Still a few unknowns before 911 kicks in

From left to right: Eleanor Young, MACA deputy minister; Minister Alfred Moses; and Ashley Geraghty, 911 program manager. (CKLB)

According to Eleanor Young, the deputy minister of municipal and community affairs (MACA), the official launch date of the territory-wide 911 service may be delayed.

On Tuesday, Young along with MACA Minister Alfred Moses and Ashley Geraghty, 911 program manager, updated the territorial government’s Standing Committee on Government Operations on the implementation of 911.

Last session, MLAs passed the Northwest Territories 9-1-1 Act. In doing so, the telecommunications companies (mainly Northwestel) have begun putting in the necessary preparations to roll out the service. Young said based on these preparations, the department will be re-evaluating the launch date.

Throughout the evolution of 911, the government decided to house the service with Med Response, which currently dispatches medical support for communities and air ambulance. During the presentation, Young said the department found a suitable location to house both services, but, when asked by Yellowknife MLA Julie Green, wouldn’t disclose the location publicly for security reasons.

Eighty seconds in all languages

The department’s 911 Frequently Asked Questions page says a “general” 911 call should last about 45 seconds without any medical assistance over the phone. It also states that interpretation for calls in other languages than English and French will be available. As for interpretation in the nine official Indigenous languages? That’ll be based on interpreter availability.

“Should specific NWT official languages not be available due to lack of interpreters, NWT 9-1-1 will work with regions/communities on dialect recognition and appropriate call-transfer,” reads the page.

According to Geraghty, this will be done within similar call response times to other languages.

Under the 911 law, the department will be required to report on the effectiveness of the service, and that will include how quickly non-English calls will be dealt with.

Additional telco cost

This year’s budget saw $1.3 million allocated to getting 911 up and running with those costs being recovered through user fees charged to everyone with a phone in the NWT. The actual number still isn’t clear but the law capped fees at $1.70 per user for the first three years of service. Young said that if the costs are lower than that then the savings would be passed on.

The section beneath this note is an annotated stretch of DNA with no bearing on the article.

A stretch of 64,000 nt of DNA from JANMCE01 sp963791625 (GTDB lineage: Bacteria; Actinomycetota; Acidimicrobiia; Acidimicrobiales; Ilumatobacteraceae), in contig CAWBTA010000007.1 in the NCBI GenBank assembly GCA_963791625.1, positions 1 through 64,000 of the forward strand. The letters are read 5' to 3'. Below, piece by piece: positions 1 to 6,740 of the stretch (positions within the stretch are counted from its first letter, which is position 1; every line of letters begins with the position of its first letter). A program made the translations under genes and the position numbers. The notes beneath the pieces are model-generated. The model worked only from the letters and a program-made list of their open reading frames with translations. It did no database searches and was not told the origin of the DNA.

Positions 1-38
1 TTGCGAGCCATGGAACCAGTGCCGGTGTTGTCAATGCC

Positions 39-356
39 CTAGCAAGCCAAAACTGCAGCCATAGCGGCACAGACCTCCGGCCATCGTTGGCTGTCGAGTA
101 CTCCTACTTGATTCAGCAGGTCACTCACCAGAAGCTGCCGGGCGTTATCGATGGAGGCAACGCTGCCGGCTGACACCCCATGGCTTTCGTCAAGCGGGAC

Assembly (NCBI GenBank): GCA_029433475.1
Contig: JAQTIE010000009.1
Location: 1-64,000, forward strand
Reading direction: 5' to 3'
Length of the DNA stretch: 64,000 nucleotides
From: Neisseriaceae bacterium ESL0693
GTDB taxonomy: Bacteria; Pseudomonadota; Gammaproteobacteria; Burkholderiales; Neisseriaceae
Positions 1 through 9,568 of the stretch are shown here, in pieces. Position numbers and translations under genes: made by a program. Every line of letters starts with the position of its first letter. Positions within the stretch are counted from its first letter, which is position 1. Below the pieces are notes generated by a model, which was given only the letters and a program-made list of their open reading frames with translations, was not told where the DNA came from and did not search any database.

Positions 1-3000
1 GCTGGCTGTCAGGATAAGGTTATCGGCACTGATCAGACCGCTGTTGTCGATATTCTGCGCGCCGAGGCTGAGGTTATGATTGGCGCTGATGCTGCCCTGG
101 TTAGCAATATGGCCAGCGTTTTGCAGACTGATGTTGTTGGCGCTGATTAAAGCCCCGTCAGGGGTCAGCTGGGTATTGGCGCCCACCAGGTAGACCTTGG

During the presentation, though, the department said there could be an additional fee levied by the telco companies to recover their costs associated to 911. Again, those fees have yet to be determined but Geraghty said they were about 30 cents in similar jurisdictions to the NWT.

‘False sense of security’

Yellowknife Centre Julie Green said she was recently on the Inuvik-Tuktoyaktuk highway and had no phone service. This prompted her to ask how the department is addressing the many dead zones in the territory.

As a quick note of background, the government opted for a cheaper version of 911 that required callers to identify their locations vocally. A more expensive option would have tracked call location.

“I don’t want people to have a false sense of security that because they’re on a road they have access to 911 when in fact they’re in an area where there’s no coverage,” she said.”

Geraghty said the department was advocating for better coverage. Deputy Minister Young explained later that it was doing so through the Department of Infrastructure to see if coverage could be improved in addition to scheduled roadwork projects.

While it may not be a solution to dropped service, Young also said that the current emergency phone numbers will remain active after 911 is working. Some of the communities, she said, will be connected to the service via satellite. If that connection was to fail then people will have to rely on those local emergency numbers.

About the Author

Francis Tessier-Burns
Francis is a reporter with CKLB. Previously, he worked at The Review newspaper in Vankleek Hill, ON. He tackles anything in his work; his interest focus on the environment, Indigenous communities and politics. His first experience in the North was in 2016 as an intern with Up Here magazine. He and his partner fell in love with Yellowknife and are very happy to be back. Now they're looking to explore and experience anything the North has to offer.

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